“Let me out!” I scream. “Let me out! Somebody! Please!” My screams fade out. I can only yell so much, because I can only breathe so much. The air is thick…no, thin. Is it thin? God, I don’t know. “Please!” I yell. Tears run down my face. I try to wipe them away, but I can’t. They just trickle down my cheek, past my ear to the wetness below my head that I hope is an accumulation of my tears, not an accumulation of my blood. My hands are at my sides, and this box I am in barely lets me raise my chest in and out let alone move my arms any higher than the thickness of my body. I wear it like a snug snow suit. No room to move. No room to breathe. And the air…the lack of air. “Please, please, please, please,” I repeat in a low voice to no one.
Wherever I am, I am in motion. I can’t tell which direction, but I feel a very slight sway like I may be on a boat. If I am on a boat, it must be in the lower cabin, because it’s not just dark in here, it’s black.
I touch the wood that surrounds me, hoping for a clue, praying for an opening that will set me free.
I was…I was putting groceries into the trunk of my car. It was raining, actually it was a downpour, but I had to get home to Ryan.
The air is thin, not thick.
Everyone was inside the store, waiting for the rain to stop, but I didn’t wait. The babysitter was going to leave, so I had to get home to Ryan.
Not thin…the air, it’s barely there.
“Ryan,” I whisper. The box is too tight for me to hit upward, but I can move my arms to their sides. A little. I hit the walls on each side of me as hard as I can. “Let me out!” Hitting the walls is doing nothing. There’s not enough room to gain momentum.
I didn’t realize it until now, but I am famished. I feel like I haven’t eaten for days. Maybe I haven’t. I was… I was at the grocery store. It was Tuesday night. I shop on Tuesdays. I woke up here maybe an hour ago. Or was it two? Maybe just ten minutes.
Why is there so little air? Am I buried? I know I’m not buried, I swear I am moving. I breathe in through my nose, praying I don’t smell dirt. I smell urine and feces instead. I can’t tell if it’s mine or if someone else had been in this box before me. I go from being hungry to turning my head just in time to vomit. It’s warm as it slithers down my neck. The smell and feel of it make me hurl again. It’s a vicious cycle until my mind comes to terms that I am going to lay in my feces and vomit and I cannot allow myself to give into the repulsiveness of it.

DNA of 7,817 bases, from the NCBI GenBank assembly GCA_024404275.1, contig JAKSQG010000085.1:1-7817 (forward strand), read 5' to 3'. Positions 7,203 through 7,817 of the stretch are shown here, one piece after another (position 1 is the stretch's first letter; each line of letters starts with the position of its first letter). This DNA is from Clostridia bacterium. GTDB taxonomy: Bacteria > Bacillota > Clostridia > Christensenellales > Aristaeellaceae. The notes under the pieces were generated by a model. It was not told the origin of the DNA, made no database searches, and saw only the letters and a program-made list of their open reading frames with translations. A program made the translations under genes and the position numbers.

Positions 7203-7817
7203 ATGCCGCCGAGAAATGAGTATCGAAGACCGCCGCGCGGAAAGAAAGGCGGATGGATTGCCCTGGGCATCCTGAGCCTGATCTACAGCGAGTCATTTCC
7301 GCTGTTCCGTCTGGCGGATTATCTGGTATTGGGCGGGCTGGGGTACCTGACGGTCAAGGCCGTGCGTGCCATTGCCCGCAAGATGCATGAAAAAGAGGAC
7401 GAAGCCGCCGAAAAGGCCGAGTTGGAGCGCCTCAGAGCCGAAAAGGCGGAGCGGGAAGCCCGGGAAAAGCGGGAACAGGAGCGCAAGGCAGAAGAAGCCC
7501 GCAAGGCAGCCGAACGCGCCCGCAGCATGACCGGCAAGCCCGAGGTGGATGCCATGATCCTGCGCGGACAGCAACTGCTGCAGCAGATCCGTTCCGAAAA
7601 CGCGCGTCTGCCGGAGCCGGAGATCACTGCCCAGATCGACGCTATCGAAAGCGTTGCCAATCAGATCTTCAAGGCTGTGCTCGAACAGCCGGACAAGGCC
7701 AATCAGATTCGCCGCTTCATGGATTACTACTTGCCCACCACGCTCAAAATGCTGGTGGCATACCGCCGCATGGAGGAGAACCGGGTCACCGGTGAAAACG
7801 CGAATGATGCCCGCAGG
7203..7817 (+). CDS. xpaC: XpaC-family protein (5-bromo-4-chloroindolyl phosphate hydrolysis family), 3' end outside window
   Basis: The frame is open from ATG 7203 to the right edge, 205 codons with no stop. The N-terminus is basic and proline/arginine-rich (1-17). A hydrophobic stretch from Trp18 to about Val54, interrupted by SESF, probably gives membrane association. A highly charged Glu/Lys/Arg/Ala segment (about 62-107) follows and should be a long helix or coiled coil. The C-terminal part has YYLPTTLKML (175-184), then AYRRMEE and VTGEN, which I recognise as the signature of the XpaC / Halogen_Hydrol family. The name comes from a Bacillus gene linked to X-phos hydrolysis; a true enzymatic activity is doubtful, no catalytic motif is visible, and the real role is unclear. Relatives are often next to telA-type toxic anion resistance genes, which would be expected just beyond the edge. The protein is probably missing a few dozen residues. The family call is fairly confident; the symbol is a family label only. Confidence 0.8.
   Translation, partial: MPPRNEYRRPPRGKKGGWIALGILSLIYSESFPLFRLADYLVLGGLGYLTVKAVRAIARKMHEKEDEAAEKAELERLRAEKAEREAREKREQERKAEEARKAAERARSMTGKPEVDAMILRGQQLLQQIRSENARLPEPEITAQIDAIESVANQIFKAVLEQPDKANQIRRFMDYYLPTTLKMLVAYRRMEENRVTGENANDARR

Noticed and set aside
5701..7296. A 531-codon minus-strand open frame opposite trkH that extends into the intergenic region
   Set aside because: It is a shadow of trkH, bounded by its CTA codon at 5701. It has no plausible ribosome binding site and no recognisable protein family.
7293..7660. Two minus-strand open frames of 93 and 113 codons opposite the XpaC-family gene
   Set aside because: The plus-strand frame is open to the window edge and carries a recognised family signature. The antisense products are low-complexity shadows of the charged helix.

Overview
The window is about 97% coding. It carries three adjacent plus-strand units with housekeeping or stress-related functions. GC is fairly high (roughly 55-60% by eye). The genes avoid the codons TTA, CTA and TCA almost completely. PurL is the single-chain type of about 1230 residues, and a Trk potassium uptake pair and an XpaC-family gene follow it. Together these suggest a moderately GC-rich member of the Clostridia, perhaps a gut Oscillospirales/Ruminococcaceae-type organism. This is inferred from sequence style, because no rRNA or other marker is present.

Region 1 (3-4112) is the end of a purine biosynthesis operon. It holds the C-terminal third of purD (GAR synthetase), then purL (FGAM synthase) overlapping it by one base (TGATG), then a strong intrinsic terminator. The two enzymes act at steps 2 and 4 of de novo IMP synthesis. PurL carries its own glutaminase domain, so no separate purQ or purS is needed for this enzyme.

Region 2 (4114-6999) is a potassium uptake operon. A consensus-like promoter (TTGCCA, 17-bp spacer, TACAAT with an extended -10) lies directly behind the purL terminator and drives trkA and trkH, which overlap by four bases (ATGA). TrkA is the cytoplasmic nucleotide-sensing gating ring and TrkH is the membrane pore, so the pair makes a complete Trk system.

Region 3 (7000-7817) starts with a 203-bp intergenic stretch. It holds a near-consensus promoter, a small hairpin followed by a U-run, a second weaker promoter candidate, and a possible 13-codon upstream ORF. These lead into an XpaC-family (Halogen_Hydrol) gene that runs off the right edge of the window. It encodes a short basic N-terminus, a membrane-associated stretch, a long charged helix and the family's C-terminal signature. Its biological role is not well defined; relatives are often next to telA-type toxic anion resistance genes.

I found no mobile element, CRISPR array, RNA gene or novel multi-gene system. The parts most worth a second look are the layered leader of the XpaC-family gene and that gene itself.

I’m going to die. People don’t put people into boxes unless they are going to kill them. Or send them off to be sex slaves. Or… “No.” I hit the walls again. “No. no.no. no NO!!” The black market. They are going to slice me apart and sell me piece by piece. That’s why they’re shipping me somewhere. They are selling me like an animal.
As scared as I am, I can’t… I just can’t. I need to stay in control. Ryan will be alone. He’ll end up in the foster system. I need out. I have to get to my boy. “Please! Please!” I sob, “Somebody, please! Help me! Let me out!” I scream, not even words anymore, just terrified screams that originate from every inch of my body.
Then, between my cries, I hear a long, low horn. Am I on a…barge? I quiet to listen. My body weight shifts to the left. I am. I am on a barge. They are shipping me for body parts. Oh my God. God! I scrape at the wood walls trying to get out until I can’t feel my fingertips anymore. I have to get out!
The sun’s reflections bounce off each ripple in the river, making it hard for Lisa to pull her gaze from it. Not that she wants to. She reaches into her insulated lunch box and pulls out a sandwich.
Everyone else in the office went to some restaurant in the city, but Lisa takes this time to be alone and relax. Boats seem to calm her. And every day at this time, she is guaranteed to see at least one boat, the 12:00 barge that rounds the river’s corner and passes her as if to give a friendly hello. Every day she watches it while her mind wanders and the breeze twists in her hair.
The horn of the barge blows, warning other boaters that it is turning into their area. She pulls her focus from the river and places it onto the barge. She needs this boat more than ever today. Her mind is constantly on her best friend Kelly who went missing Tuesday after work. The local authorities found her car at the grocery store a few blocks from her home. Her purse was on the ground, her keys a few inches from it. They ruled out robbery and linked it to the series of missing women and men that had been taking place in their city for months. One person goes missing every day. This past Tuesday, it was Kelly. They have yet to recover any of the missing people, dead or alive.
Lisa watches it pass and forces herself to take in the strength of the structure, the beauty of the deep red metals, and the hypnotic waves pushing up and down the sides of the barge. And for just those few moments, her mind is off Kelly, and Lisa is at peace.
“Let me out!!!!”
Written by Sheryl Marasi
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